24, September 2015: I often reflect on the first time I designed a mobile website. This was to be a dedicated website for mobile users, Responsive Web Design was merely a twinkle in Ethan Marcotte’s eye at that time. Reminiscing about those days, I often shudder at the assumptions we made about how people would use the website.
Esteemed Reader, I want you to ponder the answer to the following simple questions:
How are you reading this?
Where are you reading this?
I suspect, the answer to the first question is “on mobile”. According to 2014 figures, released by the UK Office of National Statistics, 53% of the UK population use the mobile web every day (vs 76% in total). 55% of British people use the internet to read news and articles. There’s a decent chance I’m wrong in that assumption as the target audience for this article may not be representative of the UK. It could be that a larger percentage of you are on mobile due to being more engaged with technology. Conversely, you may be on a desktop computer, reading this whilst procrastinating. If that’s the case, you’ve come this far so you may as well finish the article.
Those of you who are reading this on a mobile device, think about the answer to the second question. I doubt that the answer is “running for the bus”. That assumption around a user’s context, is still prevalent in 2015.
How do I know which features to offer mobile users?
Whilst carrying out user research on our clients’ projects, I’ve noticed an increasing trend for users to start a journey on one device, and finish it on another. There doesn’t seem to be a particular pattern, one person might start deciding which product to purchase during their lunch break, on a work desktop, then buy it on their settee using a smartphone that evening. Another may start their journey on a tablet at home, check some information in a smartphone when discussing the idea with friends and return to a tablet to complete the purchase.
There are two ways you can address that reality:
Methodically identify which features are appropriate for your users in each context
Make the whole thing available on mobile, tablet and desktop
Tailoring the features available to a user, dependent on context, could potentially make your digital product feel more intuitive. However, it could equally come across as restrictive and frustrate users who just want to access the same content regardless of the device. One of the cardinal sins of UX is designing something which makes the user feel stupid. Humans generally learn by building up an understanding of how something works, based on past experience.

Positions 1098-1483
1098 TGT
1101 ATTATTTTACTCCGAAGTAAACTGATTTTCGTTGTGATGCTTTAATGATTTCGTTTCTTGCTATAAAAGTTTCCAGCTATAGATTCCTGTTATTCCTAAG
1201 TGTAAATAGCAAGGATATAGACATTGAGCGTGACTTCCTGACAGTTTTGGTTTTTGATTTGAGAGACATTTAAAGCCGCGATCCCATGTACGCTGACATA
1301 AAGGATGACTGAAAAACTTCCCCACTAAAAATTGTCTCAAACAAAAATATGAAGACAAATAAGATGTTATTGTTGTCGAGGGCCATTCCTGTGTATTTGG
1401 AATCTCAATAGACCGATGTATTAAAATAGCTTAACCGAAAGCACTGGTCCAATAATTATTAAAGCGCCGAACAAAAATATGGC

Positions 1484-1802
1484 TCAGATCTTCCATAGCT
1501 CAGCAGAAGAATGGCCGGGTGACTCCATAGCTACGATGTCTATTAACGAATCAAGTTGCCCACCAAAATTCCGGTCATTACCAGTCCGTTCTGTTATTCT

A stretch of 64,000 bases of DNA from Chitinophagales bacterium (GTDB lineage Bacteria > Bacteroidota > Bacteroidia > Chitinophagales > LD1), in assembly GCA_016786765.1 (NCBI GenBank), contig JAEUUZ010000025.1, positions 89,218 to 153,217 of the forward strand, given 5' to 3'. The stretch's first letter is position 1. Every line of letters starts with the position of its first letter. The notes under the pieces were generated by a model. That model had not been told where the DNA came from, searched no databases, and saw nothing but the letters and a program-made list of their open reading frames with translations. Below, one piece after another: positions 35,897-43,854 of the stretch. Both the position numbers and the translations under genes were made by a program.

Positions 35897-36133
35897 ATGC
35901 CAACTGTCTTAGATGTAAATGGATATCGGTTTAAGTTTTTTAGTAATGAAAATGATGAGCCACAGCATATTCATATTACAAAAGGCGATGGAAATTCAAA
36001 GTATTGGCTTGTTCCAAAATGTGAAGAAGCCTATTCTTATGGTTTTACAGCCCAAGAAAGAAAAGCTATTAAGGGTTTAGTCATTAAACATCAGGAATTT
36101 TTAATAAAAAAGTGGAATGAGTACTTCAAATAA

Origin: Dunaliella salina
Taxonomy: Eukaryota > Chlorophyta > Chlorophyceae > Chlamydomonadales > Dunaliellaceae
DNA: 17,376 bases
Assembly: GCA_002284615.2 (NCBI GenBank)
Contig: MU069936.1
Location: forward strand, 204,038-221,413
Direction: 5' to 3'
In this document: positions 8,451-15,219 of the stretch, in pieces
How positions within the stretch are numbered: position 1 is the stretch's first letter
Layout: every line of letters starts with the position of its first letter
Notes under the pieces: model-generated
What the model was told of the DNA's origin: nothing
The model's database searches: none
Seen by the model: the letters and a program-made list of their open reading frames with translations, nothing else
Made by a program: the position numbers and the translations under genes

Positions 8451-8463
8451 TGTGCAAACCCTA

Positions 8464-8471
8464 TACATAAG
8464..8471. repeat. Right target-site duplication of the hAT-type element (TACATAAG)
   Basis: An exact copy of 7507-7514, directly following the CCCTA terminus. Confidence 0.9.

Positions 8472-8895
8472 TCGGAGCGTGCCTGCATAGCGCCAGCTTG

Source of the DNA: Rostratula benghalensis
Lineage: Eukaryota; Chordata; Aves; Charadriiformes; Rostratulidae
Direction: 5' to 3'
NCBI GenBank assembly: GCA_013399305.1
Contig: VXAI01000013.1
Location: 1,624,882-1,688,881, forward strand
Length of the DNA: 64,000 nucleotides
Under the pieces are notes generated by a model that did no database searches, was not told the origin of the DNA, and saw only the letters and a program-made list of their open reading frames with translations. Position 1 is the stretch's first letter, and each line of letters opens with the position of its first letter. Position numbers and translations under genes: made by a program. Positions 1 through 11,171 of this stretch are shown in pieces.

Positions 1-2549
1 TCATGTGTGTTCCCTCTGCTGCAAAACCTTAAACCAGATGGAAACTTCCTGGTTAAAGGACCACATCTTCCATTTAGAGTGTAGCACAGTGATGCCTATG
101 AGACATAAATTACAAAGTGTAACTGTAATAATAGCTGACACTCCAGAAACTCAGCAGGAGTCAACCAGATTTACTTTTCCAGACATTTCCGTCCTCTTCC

Imagine that you’re ordering coffee from your favourite local café. You order a double espresso. After paying by card, you’re handed a till receipt and walk to the end of the counter to await your drink. You notice the descriptive text on your receipt says “Double Ristretto”.
Assuming that you’re not a trained barista (a dangerous assumption in a coffee obsessed industry), would you be concerned that the drink which was about to be lovingly crafted was wrong? Would you ask someone? How would that make you feel?
Inconsistencies in experience distract users from their original goal. This may result in a lost sale, it may result in an unnecessary enquiry and it’s likely to reduce the change that the user will return.
Instead, we recommend you make all of your features available across mobile, tablet and desktop.
Should we opt for responsive or adaptive design?
Whilst each approach has it’s technical merits, consider whether you can guarantee the following:
1. Your user base will always be on the specific devices you are targeting
2. You can afford to support and develop several disparate versions of the website
3. You will have the time, budget and organisational will to continue to create new adaptive versions of the site as user needs change.
If you haven’t answered “Yes” to all of those, I’d recommend responsive design.
How should we approach the design process?
At Natural Interaction, we like to take a “mobile first” approach to designing responsive websites. That doesn’t mean we don’t put the user at the heart of our approach (I’ve heard that fallacious argument a few times on Twitter), nor does it mean that we compromise on which features are actually built. Instead, we design user interfaces at the smallest possible breakpoint first. This helps us focus on the essential elements of the design, rather than designing something which works amazingly well on desktop and then trying to crush it to fit on a small screen.
As the key interactions takes shape, you should conduct usability testing, across the different sized devices people use. Thankfully, with the remote user research options available, this isn’t prohibitively expensive.
If one feature isn’t working on a particular device, form a hypotheses on how to resolve it, (based on your past usability study results), iterate on the design and test again.
Following this formula, will help you design better mobile user experiences.
The simple conclusion to this article is that there are no mobile web users. There are users who may prefer to use their smartphone, tablet or desktop but people rarely use just one device. Design consistent experiences and validate your assumptions rigorously with real users.